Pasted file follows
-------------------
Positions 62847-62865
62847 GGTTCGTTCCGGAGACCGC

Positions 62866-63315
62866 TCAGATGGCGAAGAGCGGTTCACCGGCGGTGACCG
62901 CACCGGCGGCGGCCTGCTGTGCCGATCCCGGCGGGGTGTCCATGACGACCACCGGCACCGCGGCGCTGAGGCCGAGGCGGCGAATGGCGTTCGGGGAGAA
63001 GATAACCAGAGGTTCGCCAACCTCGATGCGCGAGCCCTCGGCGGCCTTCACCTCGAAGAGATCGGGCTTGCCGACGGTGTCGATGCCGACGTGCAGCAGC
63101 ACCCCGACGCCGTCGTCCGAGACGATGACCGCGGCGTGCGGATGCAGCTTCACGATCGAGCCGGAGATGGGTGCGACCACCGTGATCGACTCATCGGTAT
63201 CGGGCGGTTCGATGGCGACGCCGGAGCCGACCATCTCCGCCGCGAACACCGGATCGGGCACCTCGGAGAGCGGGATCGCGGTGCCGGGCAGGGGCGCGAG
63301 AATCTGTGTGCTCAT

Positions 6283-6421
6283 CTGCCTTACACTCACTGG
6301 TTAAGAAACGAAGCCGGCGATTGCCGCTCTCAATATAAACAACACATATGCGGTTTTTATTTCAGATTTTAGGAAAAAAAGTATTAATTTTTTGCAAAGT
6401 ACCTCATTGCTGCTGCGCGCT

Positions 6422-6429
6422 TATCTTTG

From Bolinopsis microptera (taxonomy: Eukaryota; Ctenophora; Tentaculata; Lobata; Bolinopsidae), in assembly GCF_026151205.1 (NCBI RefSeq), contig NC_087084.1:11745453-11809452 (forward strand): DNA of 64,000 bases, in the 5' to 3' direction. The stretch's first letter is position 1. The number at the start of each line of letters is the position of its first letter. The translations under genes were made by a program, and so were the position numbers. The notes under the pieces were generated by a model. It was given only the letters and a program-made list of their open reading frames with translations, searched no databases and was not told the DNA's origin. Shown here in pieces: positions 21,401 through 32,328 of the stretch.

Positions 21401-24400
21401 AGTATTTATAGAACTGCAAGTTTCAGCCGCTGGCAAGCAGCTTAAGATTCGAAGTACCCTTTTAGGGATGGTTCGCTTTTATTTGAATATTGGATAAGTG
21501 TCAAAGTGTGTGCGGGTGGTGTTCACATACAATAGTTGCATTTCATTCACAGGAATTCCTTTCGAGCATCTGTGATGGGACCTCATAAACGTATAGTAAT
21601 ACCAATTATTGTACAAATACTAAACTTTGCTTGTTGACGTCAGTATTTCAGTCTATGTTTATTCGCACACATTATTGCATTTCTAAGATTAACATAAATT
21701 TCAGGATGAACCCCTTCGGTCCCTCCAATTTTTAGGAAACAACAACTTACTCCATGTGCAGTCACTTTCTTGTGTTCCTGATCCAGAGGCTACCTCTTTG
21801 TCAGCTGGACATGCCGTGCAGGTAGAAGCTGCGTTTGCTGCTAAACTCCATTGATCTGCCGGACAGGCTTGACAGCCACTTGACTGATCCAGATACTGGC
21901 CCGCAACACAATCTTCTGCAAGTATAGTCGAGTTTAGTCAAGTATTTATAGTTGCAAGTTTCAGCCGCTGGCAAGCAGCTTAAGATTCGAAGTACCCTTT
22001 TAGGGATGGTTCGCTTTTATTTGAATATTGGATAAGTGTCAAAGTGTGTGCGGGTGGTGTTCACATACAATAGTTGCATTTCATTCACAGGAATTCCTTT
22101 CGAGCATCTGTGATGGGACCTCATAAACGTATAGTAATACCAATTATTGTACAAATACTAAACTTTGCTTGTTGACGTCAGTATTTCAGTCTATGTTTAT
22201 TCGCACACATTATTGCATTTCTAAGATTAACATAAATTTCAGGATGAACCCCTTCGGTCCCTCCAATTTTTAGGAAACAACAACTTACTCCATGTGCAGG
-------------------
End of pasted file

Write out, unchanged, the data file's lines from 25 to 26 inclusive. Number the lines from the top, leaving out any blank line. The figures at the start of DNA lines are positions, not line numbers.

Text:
22101 CGAGCATCTGTGATGGGACCTCATAAACGTATAGTAATACCAATTATTGTACAAATACTAAACTTTGCTTGTTGACGTCAGTATTTCAGTCTATGTTTAT
22201 TCGCACACATTATTGCATTTCTAAGATTAACATAAATTTCAGGATGAACCCCTTCGGTCCCTCCAATTTTTAGGAAACAACAACTTACTCCATGTGCAGG